Beyond the Leaf
Matcha is a powdered green tea from Japan. The tea leaves are similar to those grown to make Gyokuro, a high grade tea that is shaded for the last three weeks before plucking. Traditionally, matcha is used during the Japanese Tea Ceremony, along with any array of traditional utensils. While this is not the most popular way to consume matcha in Japan, many tea lovers in the U.S. use this method to enjoy matcha casually at home. Matcha flavored treats like ice cream and chocolate are very common in Japan.
Matcha in 5 Easy Steps
Step 1: Set your table.
Step 2: Measure the matcha.
Using a chashaku (bamboo tea scoop), measure 1 1/2 to 2 scoops of matcha (1 1/2 tsp) into a strainer. Sift into the chawan (matcha bowl).
Step 3: Add water.
Once the matcha is sifted into the bowl, add 1/4 cup of simmering water (160-170 degrees).
Step 4: Whisk the matcha.
Using a chase (bamboo tea whisk), briskly whisk the liquid back and forth in rapid "M" and "W" shapes until bubbles form on the surface.
Step 5: Enjoy!
When the matcha is fully dissolved, remove the whisk from the bowl and enjoy!
Ti Kwan Yin Mother Bush in Anxi, Fujian, China
In the United States we tend to group teas into the categories like black tea, green tea, oolong etc. In China the emphasis is on the specific tea name (often the same as its cultivar) like Rou Gui or Dragonwell, and our definitions of black tea and oolong don’t always translate well.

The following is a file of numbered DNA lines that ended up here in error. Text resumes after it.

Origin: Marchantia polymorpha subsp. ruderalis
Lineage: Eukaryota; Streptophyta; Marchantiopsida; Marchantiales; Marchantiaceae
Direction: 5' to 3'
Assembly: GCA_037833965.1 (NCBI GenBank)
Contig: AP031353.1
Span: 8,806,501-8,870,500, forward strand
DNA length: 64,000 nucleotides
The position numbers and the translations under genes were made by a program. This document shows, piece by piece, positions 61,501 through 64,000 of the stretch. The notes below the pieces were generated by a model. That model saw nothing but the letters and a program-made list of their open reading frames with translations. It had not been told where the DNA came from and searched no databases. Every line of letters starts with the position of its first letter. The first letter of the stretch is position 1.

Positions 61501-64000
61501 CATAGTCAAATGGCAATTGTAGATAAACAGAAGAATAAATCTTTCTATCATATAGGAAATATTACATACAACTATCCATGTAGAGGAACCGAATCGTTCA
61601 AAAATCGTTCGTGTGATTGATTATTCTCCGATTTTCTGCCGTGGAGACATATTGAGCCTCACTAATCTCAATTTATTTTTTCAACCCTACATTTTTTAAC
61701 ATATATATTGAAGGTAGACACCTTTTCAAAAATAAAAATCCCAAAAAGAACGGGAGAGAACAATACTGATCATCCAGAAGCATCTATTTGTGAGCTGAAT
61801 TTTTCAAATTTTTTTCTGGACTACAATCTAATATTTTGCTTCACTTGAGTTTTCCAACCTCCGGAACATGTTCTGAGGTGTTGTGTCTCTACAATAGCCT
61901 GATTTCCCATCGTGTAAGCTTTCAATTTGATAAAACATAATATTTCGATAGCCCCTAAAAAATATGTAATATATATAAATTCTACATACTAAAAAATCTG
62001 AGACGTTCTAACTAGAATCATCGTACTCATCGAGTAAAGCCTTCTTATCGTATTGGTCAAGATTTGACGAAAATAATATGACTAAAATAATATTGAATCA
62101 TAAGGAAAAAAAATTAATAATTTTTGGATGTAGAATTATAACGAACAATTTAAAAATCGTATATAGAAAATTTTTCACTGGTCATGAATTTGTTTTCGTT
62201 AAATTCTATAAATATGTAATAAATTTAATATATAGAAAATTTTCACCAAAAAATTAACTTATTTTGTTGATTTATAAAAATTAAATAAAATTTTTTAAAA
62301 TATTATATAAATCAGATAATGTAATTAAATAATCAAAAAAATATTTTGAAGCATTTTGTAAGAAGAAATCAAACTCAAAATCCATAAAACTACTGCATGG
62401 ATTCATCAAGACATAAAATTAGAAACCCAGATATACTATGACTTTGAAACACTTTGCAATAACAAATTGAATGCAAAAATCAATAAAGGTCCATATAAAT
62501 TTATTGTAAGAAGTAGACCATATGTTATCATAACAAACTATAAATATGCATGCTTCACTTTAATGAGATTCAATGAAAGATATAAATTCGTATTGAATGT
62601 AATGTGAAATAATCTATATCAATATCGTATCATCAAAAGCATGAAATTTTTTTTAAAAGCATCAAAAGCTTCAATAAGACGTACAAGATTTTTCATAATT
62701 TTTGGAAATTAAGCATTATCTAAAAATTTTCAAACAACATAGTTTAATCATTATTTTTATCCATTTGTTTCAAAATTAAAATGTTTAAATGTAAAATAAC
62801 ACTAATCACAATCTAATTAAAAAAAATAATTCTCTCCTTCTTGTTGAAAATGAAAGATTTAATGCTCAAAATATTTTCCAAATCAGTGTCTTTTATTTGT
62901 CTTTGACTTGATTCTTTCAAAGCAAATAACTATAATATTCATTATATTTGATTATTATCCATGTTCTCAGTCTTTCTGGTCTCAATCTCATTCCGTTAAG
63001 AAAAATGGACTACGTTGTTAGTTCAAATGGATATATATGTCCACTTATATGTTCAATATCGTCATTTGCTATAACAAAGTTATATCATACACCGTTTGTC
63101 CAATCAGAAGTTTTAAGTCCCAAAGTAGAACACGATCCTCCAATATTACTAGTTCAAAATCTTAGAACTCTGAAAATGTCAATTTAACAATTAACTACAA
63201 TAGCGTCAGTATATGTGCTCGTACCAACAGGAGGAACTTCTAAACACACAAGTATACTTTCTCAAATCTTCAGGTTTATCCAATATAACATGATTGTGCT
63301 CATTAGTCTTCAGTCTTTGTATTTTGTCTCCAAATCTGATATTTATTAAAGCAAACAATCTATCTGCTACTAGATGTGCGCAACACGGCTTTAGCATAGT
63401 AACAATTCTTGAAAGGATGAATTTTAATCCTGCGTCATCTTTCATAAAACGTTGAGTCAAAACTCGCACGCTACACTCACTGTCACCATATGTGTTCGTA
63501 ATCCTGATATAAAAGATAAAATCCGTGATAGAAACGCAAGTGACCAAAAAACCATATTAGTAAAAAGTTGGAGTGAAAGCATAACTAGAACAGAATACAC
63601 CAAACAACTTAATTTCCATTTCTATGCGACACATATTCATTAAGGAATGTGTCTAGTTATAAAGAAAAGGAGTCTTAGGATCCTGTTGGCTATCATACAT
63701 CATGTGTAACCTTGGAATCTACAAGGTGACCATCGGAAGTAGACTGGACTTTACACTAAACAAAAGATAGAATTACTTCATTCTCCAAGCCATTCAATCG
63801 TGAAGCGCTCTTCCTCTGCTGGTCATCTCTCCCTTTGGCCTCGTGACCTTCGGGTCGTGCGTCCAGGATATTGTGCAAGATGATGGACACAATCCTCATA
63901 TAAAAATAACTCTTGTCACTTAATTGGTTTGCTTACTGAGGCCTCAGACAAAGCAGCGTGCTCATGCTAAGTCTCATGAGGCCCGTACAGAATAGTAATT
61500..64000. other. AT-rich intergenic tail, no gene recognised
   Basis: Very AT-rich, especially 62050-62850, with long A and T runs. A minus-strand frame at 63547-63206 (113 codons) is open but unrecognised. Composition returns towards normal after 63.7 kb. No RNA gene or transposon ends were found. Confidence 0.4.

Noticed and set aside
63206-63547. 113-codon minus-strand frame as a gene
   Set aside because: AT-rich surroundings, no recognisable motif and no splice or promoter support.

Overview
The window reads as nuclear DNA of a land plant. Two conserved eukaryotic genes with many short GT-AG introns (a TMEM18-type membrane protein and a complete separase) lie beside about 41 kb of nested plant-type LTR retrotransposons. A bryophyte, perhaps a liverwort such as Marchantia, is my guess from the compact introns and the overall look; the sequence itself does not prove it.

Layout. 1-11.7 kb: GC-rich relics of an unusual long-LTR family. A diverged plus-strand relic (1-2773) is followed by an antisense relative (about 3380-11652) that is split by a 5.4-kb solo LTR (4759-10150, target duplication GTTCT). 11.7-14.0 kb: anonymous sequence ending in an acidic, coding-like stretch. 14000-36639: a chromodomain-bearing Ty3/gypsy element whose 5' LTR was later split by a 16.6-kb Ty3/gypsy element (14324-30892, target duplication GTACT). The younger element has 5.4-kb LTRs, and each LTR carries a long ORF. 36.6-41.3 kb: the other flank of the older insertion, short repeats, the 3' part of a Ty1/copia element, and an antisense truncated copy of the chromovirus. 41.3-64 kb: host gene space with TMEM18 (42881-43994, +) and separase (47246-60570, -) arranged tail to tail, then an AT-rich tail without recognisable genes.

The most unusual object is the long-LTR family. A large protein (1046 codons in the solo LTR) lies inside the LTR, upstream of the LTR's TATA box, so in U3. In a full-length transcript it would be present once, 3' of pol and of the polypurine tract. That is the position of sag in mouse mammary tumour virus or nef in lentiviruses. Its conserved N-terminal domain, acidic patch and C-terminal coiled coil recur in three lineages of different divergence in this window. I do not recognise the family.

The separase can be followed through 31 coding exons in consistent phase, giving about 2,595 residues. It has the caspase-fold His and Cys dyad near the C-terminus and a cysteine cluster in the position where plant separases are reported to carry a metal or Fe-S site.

Statue of Wang Si Nang
For example, in the United States, Ti Kwan Yin would come with the explanation that it is an oolong tea. In China, it is simply (and famously) Ti Kwan Yin. Case in point, I visited a large monument in honor of this plant and Wang Si Nang, the man credited with identifying and propagating Ti Kwan Yin nearly 300 years ago. It is not a monument to oolong tea.
Wang Si Nang’s study
Wang Si Nang was not just a tea farmer, but also a scholar. His study where he prepared for imperial examination is now a museum room containing his portrait and other artifacts. I asked my host, Daniel, about a collection of books under glass, assuming this was Wang Si Nang’s tea journals/notes/diaries. He replied “no” and mentioned that they were books on society and social customs, which was not the answer I was anticipating. He later explained that as a scholar Wang Si Nang was expected to learn the Confucian classics and that tea is a spiritual part of this education, not just an agricultural pursuit.